DENVER – Temperatures in the Denver area dropped below zero Thursday morning, raising concerns about frostbite.
Experts say that exposure to sub-zero temperatures and wind could freeze your skin in just 15 minutes.
Most people out for a short time in the cold air will suffer from frostnip and not frostbite. Frostnip is a near freezing of the skin but not as severe as the more dangerous deeper tissue freezing that is frostbite. Frostnip and frostbite affect any exposed areas, especially on the face as well as the fingers and toes.
The first symptoms you will feel are a "pins and needles" sensation followed by numbness. There may be an early throbbing or aching, but as more freezing of the skin takes place, the affected part becomes insensate or feels like a "block of wood".
Frostbitten skin is hard, pale, cold, and has no feeling. When skin has thawed out, it becomes red and painful (early frostbite). With more severe frostbite, the skin may appear white and numb (tissue has started to freeze). Severe frostbite requires immediate medical attention.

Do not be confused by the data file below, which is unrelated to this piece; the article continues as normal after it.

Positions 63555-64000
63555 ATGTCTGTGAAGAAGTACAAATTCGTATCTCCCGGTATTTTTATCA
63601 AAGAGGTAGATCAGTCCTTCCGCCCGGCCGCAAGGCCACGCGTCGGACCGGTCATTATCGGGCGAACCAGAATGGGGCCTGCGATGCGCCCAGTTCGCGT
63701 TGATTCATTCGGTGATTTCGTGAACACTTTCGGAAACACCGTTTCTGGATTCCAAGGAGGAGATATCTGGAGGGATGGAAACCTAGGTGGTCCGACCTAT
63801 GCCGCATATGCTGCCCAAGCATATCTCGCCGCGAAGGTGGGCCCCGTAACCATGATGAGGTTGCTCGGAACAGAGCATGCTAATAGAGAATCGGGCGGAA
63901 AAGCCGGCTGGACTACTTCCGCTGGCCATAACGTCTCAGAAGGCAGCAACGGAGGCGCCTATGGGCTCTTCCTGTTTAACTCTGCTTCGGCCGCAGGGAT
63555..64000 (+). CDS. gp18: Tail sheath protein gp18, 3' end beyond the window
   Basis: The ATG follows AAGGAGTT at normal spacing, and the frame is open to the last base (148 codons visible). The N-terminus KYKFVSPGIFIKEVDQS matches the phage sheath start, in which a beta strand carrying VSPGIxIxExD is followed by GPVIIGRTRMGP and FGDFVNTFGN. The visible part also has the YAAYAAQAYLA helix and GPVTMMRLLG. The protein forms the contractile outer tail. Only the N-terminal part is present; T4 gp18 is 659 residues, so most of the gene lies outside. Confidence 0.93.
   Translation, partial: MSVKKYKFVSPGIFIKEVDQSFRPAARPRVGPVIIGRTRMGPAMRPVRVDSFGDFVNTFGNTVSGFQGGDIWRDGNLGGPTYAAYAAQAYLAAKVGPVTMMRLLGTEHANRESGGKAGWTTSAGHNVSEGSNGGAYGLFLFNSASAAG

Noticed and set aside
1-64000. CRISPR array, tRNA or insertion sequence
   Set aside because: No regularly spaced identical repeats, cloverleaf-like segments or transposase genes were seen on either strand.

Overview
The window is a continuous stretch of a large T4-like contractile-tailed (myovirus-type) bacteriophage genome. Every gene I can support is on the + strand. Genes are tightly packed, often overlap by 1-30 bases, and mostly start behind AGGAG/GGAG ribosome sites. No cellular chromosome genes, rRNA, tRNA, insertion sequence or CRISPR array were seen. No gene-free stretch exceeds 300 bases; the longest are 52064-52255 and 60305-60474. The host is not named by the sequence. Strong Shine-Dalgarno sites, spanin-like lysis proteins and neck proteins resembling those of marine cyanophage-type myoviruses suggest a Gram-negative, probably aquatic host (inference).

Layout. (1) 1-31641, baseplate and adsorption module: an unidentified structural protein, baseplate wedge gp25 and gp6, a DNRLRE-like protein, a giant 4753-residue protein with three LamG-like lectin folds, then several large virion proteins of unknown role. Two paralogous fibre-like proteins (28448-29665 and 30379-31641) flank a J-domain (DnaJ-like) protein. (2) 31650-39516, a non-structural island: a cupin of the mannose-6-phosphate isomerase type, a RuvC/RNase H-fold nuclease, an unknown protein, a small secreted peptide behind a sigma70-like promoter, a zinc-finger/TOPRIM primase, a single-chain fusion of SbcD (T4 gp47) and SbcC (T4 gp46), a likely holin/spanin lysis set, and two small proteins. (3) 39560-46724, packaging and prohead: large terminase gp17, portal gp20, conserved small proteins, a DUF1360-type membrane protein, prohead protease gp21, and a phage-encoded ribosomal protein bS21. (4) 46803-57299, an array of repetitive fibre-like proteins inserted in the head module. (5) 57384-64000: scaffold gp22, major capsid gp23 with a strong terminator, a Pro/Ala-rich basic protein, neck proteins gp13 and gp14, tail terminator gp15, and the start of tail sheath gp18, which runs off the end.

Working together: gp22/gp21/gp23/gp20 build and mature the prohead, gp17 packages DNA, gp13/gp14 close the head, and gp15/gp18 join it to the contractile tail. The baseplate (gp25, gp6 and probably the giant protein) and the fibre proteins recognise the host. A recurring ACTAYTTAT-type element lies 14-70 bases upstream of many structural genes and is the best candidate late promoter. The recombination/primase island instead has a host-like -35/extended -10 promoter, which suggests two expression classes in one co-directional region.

If you think you have frostnip or frostbite, there are more don'ts than do's.
- Do NOT rub or massage the affected area. That can cause more damage to the frostbitten area.
- Do NOT thaw out a frostbitten area if it cannot be kept thawed. Refreezing may make tissue damage even worse.
- Do NOT use direct dry heat (such as a radiator, campfire, heating pad, or hair dryer) to thaw the frostbitten areas. Direct heat can burn the tissues that are already damaged.
- Do NOT disturb blisters on frostbitten skin.
- Do NOT smoke or drink alcoholic beverages during recovery as both can interfere with blood circulation.
Wear suitable clothing in cold temperatures and protect exposed areas. In cold weather, wear mittens (not gloves); wind-proof, water-resistant, many-layered clothing; two pairs of socks (cotton next to skin, then wool); and a hat or scarf that covers the ears (to avoid substantial heat loss through the scalp).